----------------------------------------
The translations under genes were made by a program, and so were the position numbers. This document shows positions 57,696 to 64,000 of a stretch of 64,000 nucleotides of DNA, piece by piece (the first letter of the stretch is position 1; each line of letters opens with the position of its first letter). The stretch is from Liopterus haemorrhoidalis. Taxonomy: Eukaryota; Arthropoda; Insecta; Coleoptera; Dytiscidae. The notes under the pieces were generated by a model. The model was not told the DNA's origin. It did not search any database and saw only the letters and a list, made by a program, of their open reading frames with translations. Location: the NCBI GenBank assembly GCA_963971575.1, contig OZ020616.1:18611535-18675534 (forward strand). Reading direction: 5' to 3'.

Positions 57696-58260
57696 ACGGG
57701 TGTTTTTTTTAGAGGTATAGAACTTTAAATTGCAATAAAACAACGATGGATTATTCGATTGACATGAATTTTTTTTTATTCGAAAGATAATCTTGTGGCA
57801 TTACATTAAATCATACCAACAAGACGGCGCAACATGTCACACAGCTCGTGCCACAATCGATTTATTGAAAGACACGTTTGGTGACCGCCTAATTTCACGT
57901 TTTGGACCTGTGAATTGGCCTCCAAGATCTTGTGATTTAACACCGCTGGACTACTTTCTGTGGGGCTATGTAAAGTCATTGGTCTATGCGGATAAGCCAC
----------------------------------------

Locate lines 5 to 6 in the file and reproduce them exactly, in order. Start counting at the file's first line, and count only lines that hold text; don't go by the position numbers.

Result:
57801 TTACATTAAATCATACCAACAAGACGGCGCAACATGTCACACAGCTCGTGCCACAATCGATTTATTGAAAGACACGTTTGGTGACCGCCTAATTTCACGT
57901 TTTGGACCTGTGAATTGGCCTCCAAGATCTTGTGATTTAACACCGCTGGACTACTTTCTGTGGGGCTATGTAAAGTCATTGGTCTATGCGGATAAGCCAC